Naturally, I will excuse you for not necessarily noticing the crucial difference, but it is the size of the attrs array, this defining the attributes that are available via each instance of the tuple type. And here, I had used a constant prefixed with “__csize” meaning class size, as opposed to “__isize” meaning instance size. With so many things to think about when finishing off my toolchain, I had accidentally presented the wrong kind of value to the code generating these type definitions.

So, what was going to happen was that instances were going to be given the wrong number of attributes: a potentially catastrophic fault! But it is in the case of types like the tuple where things get more interesting than that. Such types tend to have lots of methods associated with them, and these methods are, of course, stored as class attributes.

Meanwhile, tuple instances are likely to have far fewer attributes, and even when the tuple data is considered, since tuples frequently have few elements, such instances are also likely to be far smaller than the size of the tuple class’s structure. Indeed, the following definitions are more or less indicative of the sizes of the tuple class and of tuple instances:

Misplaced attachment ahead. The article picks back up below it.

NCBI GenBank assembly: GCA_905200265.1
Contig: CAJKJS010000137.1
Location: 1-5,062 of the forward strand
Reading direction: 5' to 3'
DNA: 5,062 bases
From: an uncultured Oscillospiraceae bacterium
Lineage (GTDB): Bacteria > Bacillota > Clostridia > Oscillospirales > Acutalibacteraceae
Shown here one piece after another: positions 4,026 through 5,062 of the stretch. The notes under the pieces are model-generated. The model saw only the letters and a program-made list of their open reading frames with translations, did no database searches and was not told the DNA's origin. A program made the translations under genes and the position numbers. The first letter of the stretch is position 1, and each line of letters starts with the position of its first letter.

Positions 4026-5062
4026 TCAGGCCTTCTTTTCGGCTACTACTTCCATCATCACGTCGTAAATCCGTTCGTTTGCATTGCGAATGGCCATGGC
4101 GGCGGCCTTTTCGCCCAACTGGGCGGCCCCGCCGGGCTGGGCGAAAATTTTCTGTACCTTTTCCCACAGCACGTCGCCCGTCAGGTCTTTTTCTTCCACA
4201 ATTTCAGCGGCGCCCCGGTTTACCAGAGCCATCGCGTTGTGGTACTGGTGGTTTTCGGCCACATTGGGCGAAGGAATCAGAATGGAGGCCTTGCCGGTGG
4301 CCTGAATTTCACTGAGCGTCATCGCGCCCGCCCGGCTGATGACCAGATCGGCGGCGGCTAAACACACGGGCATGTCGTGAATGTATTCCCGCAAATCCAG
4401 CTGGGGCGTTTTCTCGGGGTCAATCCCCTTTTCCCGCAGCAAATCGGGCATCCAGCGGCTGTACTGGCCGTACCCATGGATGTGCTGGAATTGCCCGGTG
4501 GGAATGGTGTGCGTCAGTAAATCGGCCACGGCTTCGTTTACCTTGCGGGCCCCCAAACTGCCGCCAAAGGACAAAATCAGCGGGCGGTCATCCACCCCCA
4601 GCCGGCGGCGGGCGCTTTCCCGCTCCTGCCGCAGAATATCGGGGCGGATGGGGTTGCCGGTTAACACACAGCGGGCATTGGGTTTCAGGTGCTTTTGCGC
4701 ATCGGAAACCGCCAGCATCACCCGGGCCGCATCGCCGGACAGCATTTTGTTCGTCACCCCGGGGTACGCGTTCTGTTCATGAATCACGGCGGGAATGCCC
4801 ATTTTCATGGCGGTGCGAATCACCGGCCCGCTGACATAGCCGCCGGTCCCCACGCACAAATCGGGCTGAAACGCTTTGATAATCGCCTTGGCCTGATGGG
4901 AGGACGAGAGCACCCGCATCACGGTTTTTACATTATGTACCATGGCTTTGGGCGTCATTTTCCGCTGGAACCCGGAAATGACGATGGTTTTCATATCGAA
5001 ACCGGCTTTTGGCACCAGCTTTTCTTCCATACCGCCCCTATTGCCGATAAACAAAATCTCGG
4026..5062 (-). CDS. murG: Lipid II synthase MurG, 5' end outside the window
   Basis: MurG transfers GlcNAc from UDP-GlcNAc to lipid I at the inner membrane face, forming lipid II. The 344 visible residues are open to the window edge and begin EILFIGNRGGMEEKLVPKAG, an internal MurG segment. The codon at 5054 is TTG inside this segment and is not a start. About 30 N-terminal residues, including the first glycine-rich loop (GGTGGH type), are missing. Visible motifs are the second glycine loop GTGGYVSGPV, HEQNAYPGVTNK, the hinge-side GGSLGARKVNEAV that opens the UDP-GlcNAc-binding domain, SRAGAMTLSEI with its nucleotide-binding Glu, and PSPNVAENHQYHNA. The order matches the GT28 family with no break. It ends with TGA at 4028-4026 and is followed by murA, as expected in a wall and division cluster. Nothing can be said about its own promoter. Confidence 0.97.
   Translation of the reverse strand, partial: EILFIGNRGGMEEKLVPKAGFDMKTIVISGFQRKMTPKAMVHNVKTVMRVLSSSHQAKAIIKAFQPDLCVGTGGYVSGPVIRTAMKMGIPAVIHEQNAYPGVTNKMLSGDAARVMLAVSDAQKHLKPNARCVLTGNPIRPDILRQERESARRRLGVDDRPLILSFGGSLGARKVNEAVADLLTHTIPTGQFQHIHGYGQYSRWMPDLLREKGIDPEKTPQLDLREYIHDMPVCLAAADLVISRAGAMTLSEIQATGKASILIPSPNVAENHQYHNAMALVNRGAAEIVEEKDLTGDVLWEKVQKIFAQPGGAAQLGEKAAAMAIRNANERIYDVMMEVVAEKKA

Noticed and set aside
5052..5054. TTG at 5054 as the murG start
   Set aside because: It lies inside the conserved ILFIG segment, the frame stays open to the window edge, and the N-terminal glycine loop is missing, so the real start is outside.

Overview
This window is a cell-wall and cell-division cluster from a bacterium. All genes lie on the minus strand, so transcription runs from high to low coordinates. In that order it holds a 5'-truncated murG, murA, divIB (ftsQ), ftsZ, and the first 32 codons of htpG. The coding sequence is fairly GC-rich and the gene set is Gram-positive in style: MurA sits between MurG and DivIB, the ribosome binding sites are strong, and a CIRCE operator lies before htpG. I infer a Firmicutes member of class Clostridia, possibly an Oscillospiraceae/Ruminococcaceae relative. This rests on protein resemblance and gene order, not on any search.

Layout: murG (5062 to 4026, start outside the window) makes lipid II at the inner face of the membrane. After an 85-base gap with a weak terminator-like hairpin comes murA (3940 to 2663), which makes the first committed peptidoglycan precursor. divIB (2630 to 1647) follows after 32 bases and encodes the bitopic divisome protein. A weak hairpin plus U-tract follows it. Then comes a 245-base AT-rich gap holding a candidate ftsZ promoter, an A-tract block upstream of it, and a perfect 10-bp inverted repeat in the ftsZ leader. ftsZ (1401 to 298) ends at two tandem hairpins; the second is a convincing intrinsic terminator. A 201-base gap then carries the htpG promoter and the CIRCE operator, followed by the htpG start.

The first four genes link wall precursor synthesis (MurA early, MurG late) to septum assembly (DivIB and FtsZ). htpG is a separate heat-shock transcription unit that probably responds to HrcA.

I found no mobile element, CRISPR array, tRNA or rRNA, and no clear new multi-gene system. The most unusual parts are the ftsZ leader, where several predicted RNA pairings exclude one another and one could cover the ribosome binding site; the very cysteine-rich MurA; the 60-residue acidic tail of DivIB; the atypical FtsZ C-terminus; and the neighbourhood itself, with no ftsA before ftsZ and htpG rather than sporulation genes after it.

__csize___builtins___tuple_tuple = 36
__isize___builtins___tuple_tuple = 2

And I had noticed this because, for some reason unknown to me at the time but obviously known to me now, floating point numbers were being allocated using far more space than I thought appropriate. Here are some definitions of interest:

__csize___builtins___float_float = 43
__isize___builtins___float_float = 1

Evidently, something was very wrong until I noticed my simple mistake: that in the code generating the definitions for program types, I had accidentally used the wrong constant for instance attribute arrays. Fixing this meant that the memory allocator probably only needed to find 16 bytes or so, as opposed to maybe 186 bytes, for each number!